Glucocorticoids

These medications include prednisone, dexamethasone, and prednisolone. Short-course and long-term prescriptions of these medications are commonly prescribed for autoimmune and inflammatory diseases such as rheumatoid arthritis (RA), polymyalgia rheumatica, asthma, inflammatory bowel disease (IBD), rashes, and chronic obstructive pulmonary disease (COPD).

Historically it has been well-accepted that long-term oral glucocorticoid (GC) use increases osteoporosis and fracture risk. Fractures may occur in 30% to 50% of patients on chronic GC therapy, most frequently in the vertebrae and femoral neck.14 An estimated 1% to 2% of the general population receives long-term GC therapy.15 In women with postmenopausal osteoporosis, the prevalence of GC use is even higher. In the Global Longitudinal Study of Osteoporosis in Women (GLOW), researchers evaluated medical records from 60,393 postmenopausal women in 10 countries and determined that 4.6% were receiving oral GCs at their baseline visit.16,17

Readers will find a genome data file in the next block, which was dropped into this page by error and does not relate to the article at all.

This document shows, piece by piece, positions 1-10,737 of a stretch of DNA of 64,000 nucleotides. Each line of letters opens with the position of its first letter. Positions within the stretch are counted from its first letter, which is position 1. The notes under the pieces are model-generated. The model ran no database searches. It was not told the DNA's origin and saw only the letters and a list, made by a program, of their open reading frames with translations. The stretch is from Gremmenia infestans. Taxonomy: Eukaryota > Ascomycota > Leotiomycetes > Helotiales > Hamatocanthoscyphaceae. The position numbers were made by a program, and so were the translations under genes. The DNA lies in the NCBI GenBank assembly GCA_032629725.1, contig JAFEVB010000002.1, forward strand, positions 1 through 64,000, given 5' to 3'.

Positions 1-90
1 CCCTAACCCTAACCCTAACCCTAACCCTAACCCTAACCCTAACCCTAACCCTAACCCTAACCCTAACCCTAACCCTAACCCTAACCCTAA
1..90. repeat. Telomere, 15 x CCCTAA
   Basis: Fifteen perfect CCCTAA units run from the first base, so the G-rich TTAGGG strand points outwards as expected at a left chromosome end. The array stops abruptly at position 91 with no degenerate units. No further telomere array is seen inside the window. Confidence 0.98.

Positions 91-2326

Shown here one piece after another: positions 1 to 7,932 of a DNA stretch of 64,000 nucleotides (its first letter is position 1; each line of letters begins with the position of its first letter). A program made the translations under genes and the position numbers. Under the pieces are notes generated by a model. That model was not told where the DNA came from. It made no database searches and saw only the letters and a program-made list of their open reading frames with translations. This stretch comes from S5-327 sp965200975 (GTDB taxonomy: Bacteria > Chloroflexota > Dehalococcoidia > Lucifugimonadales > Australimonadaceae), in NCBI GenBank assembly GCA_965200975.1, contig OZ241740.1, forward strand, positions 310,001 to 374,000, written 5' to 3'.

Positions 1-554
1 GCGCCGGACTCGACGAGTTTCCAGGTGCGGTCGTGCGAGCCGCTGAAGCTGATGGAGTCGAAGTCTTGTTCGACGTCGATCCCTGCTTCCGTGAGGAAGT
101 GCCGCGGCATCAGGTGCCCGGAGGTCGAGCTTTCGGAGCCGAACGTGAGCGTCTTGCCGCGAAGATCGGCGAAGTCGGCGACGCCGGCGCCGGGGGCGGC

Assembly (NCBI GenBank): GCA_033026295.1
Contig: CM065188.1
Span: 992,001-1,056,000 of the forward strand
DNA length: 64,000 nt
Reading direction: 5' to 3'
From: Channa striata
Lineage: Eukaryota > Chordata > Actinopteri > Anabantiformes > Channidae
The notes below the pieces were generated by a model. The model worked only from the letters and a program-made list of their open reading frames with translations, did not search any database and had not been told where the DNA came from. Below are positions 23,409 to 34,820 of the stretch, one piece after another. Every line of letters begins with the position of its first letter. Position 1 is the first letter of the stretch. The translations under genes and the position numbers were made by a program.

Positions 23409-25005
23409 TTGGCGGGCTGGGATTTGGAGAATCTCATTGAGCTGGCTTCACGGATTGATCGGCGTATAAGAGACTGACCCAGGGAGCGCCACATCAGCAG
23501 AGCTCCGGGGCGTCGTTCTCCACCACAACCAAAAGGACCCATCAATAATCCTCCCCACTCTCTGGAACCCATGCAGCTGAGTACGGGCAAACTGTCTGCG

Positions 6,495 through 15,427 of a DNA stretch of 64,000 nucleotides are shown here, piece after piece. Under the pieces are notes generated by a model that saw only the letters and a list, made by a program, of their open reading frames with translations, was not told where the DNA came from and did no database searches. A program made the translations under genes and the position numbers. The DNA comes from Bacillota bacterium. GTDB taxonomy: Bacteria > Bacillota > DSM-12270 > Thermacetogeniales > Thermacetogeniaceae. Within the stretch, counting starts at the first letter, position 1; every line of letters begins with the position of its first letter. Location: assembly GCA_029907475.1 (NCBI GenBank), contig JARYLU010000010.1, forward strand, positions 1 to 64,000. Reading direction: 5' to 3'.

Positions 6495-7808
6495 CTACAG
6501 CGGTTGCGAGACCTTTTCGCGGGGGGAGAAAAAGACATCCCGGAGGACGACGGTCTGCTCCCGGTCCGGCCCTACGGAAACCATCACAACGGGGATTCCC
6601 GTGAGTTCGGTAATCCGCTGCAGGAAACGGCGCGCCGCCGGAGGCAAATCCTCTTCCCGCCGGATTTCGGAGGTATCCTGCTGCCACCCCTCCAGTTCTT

Even small amounts of oral GCs (>2.5 mg/day over approximately 6 months) are associated with a 20% to 200% increase in risk of vertebral fractures compared to patients not taking GCs.18 One study found that for each 10-mg increase in dosage between patients, there was a 62% increase in fracture risk.19 Long-term GC therapy is common in patients with severe asthma. Compared with the nonasthma control group, when patients with severe asthma were exposed to 5 mg per day of prednisolone, they were significantly more likely to be diagnosed with osteoporosis (OR: 6.53; 95% CI: 4.63–9.21; P<0.001) or osteopenia (OR: 6.68; 95% CI: 4.28–10.43; P<0.001) and 1.65 times more likely to experience a fracture (95% CI: 1.14–2.39; P<0.001).20